Animal Class >> Herbivores


The orangutans are two species of great apes known for their intelligence and their long arms and reddish-brown hair. They are the most arboreal of the great apes, spending nearly all of their time in the trees. Every night they fashion nests to sleep in from branches and foliage. They are more solitary than the other apes, with males and females generally coming together only to mate. Mothers stay with their babies until the offspring reach an age of six or seven years. There is significant sexual dimorphism between females and males: females can grow to around 4'2" or 1.3 meters and weigh around 100 lbs, while fully mature males can reach 5'9" or 1.8 metres in height and weigh over 260 lbs. Fully mature males can be distinguished by their prominent cheek phalanges and longer hair. They are found only in rainforests on the islands of Borneo and Sumatra, though fossils have been found in Java, Vietnam and China.

Facts about Orangutan

  1. Though an adult male orangutan can weigh up to 220 pounds (100 kilograms)-females weigh about half what males do-orangutans spend most of their time up in the trees. They are the largest of all arboreal animals.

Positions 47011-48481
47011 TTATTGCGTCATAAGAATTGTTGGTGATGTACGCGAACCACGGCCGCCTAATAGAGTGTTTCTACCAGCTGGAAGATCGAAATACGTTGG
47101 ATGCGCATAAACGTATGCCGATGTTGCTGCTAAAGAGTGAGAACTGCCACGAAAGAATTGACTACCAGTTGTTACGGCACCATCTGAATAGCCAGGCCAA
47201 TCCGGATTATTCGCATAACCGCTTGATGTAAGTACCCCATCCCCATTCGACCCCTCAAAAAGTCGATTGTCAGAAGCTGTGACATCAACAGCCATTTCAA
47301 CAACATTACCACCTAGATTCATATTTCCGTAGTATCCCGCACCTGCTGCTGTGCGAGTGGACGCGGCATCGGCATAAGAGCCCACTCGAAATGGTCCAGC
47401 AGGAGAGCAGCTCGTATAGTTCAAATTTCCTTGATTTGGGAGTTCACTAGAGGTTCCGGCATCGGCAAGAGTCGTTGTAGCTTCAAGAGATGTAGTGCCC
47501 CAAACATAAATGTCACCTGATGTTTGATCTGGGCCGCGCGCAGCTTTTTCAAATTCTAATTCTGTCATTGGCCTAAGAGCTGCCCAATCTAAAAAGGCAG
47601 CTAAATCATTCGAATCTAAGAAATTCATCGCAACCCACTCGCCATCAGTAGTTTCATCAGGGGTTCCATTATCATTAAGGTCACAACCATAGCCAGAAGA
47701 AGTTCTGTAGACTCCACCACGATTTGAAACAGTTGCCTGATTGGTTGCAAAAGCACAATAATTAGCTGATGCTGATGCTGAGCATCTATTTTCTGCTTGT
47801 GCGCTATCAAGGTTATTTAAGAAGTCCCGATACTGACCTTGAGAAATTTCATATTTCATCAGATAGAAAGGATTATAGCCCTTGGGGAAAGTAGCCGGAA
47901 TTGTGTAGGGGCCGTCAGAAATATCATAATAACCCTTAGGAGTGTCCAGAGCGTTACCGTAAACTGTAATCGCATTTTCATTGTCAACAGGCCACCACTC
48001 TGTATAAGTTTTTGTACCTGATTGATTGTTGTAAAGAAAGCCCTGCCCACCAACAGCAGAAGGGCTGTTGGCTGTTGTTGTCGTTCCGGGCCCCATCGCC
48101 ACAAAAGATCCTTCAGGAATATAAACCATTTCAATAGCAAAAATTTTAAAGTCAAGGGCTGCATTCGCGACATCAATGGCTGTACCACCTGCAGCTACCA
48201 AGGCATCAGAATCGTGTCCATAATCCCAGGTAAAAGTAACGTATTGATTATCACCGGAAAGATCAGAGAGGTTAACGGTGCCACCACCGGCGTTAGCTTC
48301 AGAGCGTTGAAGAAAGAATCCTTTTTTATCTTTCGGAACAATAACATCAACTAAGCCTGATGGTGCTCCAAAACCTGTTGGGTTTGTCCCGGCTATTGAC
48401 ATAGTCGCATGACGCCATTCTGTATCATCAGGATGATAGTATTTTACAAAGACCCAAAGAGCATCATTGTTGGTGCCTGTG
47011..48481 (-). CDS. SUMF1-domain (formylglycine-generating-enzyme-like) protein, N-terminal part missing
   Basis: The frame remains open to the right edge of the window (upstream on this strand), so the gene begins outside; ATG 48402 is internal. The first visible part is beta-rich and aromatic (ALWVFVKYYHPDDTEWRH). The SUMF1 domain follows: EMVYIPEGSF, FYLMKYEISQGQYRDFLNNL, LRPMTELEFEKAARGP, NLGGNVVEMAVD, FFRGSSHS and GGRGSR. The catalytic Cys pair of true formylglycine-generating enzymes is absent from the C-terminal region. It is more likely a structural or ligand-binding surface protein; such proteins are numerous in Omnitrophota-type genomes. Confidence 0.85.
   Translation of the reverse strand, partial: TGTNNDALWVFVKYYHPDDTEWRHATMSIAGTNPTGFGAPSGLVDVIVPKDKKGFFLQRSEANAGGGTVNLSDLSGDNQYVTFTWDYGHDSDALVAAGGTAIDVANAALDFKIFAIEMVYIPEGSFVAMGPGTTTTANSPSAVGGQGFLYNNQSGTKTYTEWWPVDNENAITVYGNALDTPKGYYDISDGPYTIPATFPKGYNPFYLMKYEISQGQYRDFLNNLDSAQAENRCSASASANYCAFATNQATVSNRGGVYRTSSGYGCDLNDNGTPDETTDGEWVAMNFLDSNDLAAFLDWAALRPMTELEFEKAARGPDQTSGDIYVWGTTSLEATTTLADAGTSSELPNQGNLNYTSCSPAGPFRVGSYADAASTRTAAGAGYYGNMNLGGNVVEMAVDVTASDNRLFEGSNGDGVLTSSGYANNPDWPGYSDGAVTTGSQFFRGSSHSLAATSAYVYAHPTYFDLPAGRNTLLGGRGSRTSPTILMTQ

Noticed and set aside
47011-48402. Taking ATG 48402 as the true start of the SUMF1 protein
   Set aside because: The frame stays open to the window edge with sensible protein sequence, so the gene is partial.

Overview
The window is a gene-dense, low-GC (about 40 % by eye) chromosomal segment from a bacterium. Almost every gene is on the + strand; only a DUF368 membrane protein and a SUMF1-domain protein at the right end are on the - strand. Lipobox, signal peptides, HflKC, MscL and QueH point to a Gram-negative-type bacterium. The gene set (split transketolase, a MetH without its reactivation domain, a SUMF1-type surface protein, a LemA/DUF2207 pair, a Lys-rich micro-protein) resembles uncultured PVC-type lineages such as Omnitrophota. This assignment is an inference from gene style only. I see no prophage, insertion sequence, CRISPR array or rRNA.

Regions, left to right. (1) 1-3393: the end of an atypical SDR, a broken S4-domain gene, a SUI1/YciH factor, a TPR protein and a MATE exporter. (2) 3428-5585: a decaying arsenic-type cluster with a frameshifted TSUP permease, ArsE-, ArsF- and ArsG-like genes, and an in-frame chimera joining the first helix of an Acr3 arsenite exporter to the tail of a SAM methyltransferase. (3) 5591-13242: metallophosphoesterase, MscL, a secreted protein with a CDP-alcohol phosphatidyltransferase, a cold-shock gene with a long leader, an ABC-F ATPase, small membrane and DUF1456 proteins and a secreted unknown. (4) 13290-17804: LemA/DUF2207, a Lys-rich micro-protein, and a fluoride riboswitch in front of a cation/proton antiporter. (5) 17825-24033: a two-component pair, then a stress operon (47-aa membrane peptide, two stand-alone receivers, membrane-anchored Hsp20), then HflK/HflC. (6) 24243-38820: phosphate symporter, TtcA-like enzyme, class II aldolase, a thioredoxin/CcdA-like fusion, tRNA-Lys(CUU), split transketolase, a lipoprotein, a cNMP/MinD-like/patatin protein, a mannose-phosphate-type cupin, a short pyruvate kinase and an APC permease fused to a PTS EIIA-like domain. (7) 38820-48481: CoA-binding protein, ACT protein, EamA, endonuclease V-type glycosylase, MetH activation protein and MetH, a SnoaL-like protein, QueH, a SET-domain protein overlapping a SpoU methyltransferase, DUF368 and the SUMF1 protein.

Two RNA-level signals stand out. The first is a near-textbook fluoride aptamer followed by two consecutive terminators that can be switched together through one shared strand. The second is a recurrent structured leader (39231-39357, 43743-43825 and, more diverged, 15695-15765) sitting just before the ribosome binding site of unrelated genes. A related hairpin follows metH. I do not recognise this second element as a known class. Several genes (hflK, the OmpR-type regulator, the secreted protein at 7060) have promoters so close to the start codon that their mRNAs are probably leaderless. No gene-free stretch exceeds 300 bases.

2. Equipped with very long, powerful arms and hook-shaped hands and feet, these apes climb and swing from tree to tree with ease.
  3. Sometimes heavier males can't find branches strong enough to hold their weight, so they climb down to get to the next suitable tree. On the ground, orangutans walk on all fours.
  4. Orangutans find their food in the trees where they live. More than half their diet consists of fruit. They also eat nuts, bark, and other parts of plants and trees. Every once in a while they eat insects such as ants and termites, as well as bird eggs.
  5. Orangutans even find the water they need for drinking up in the trees-in hollows, on leaves, or even on their own fur after a rain.


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